President Barack Obama has recently announced that he is launching the Obama Classic Basketball Game. The game is set to feature more than two dozen NBA players, including superstars such as Oklahoma City Thunder forward Kevin Durant, New York Knicks forward Carmelo Anthony, and Orlando Magic Center Dwight Howard.
The game, set to take place on Dec. 12 in Washington D.C., will also feature Chris Paul of the New Orleans Hornets, Chris Bosh of the Miami Heat, Ray Allen of the Boston Celtics, and many others. There is no word whether the game will be televised on ESPNor elsewhere yet. According to the CS Monitor, tickets for the Obama Classic will price from $100 to $5,000, all of which will go towards the Obama Victory Fund, a combined fundraising effort between the Democratic Party and Obama’s re-election campaign.
The news of The Obama Classic comes in the middle of one of the most heated labor disputes in National Basketball Association history. But the lockout may be ending soon as the league and the players have tentatively reached a new collective bargaining agreement. There is much paperwork needed to be done, but Commissioner David Stern expects both sides to agree to the deal and open training camp on Dec. 9.
Two weeks ago, the NBPA and the hardline NBA owners couldn’t seem to agree on a new labor deal, which forced the players to unanimously dissolve their union and restructure it into a Trade Association.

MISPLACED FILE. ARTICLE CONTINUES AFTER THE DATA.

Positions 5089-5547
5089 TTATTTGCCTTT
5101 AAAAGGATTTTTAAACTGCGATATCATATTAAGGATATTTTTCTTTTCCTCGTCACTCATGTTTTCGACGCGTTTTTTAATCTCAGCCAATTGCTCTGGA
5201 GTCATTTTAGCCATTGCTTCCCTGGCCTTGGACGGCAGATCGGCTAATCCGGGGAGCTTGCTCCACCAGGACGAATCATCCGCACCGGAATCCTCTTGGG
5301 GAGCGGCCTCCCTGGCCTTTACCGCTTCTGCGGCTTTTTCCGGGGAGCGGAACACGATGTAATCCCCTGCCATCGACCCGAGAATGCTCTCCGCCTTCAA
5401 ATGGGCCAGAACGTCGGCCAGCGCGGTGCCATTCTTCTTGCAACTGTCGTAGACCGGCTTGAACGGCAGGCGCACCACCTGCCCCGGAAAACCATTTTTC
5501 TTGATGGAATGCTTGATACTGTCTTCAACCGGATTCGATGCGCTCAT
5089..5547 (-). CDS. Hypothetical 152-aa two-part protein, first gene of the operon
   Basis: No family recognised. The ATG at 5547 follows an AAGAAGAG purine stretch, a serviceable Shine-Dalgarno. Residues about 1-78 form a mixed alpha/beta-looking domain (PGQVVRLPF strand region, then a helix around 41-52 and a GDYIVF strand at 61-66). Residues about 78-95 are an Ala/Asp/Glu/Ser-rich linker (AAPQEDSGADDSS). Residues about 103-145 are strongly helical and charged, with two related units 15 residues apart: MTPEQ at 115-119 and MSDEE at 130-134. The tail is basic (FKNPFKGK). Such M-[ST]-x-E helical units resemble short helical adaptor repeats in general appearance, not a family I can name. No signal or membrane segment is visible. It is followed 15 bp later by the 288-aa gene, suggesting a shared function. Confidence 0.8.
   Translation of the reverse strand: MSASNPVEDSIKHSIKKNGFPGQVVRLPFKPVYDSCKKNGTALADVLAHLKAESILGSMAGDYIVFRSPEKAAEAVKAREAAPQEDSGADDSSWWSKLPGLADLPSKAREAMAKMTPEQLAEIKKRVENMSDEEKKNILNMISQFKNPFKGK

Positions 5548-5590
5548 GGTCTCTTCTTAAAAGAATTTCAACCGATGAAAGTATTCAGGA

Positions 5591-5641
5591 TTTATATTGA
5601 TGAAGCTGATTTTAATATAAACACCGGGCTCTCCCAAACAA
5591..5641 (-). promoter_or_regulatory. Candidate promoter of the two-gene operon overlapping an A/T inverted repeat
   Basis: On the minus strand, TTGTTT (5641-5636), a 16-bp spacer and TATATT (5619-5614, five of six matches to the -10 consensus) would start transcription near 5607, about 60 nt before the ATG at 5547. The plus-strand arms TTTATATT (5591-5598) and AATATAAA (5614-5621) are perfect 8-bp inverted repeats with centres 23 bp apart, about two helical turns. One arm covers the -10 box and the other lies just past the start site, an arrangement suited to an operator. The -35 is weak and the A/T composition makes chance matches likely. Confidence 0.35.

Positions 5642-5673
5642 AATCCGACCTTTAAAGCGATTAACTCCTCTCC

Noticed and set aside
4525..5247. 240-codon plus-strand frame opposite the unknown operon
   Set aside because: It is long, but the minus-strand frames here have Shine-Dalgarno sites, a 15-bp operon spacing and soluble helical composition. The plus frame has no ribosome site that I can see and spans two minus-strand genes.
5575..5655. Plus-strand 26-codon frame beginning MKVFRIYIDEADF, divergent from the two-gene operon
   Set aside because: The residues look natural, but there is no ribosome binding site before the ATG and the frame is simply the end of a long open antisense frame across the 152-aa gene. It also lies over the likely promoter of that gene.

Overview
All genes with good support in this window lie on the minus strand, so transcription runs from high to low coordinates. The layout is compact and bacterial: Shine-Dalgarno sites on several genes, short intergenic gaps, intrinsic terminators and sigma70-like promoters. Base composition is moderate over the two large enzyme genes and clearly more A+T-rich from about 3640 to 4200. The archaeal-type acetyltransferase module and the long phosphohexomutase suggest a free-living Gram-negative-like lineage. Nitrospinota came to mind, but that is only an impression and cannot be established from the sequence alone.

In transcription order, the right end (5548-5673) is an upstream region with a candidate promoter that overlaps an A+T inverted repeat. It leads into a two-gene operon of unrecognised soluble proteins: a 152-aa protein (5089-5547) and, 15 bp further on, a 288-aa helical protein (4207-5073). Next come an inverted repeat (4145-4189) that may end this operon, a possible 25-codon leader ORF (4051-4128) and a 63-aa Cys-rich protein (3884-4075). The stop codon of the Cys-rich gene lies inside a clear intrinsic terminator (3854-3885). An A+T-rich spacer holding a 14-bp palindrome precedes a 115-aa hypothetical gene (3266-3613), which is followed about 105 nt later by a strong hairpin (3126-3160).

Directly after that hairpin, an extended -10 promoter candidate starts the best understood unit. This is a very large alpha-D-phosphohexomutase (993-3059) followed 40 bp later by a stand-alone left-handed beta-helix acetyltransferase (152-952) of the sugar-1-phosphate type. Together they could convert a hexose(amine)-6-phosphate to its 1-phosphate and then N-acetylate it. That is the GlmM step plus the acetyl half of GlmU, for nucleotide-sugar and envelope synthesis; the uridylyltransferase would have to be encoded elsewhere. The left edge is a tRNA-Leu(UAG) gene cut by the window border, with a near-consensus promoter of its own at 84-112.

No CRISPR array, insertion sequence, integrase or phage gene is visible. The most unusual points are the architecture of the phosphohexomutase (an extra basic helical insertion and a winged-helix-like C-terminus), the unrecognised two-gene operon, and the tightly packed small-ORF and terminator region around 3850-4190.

Doing so set the stage for the two antitrust lawsuits that have been filed against the owners of the NBA in the name of the players. The two lawsuits, which had been filed in the Northern District of California and in Minnesota. However, attorney David Boies, who had been hired to represent the players, recently decided to consolidate the two lawsuits into one, which will be heard in Minnesota.
The listed plaintiffs for the newly consolidated case includes Chauncey Billups, Carmelo Anthony, Kevin Durant, Rajon Rondo, Steve, Nash, Baron Davis, and others. The owners have yet to officially respond to the lawsuit, though David Stern did hold a conference call with each of the owners, and also described the lawsuit as a waste of time. However, Boies stated at the time that after giving concession after concession, the players had no other choice.
— Home page photo courtesy of US Presswire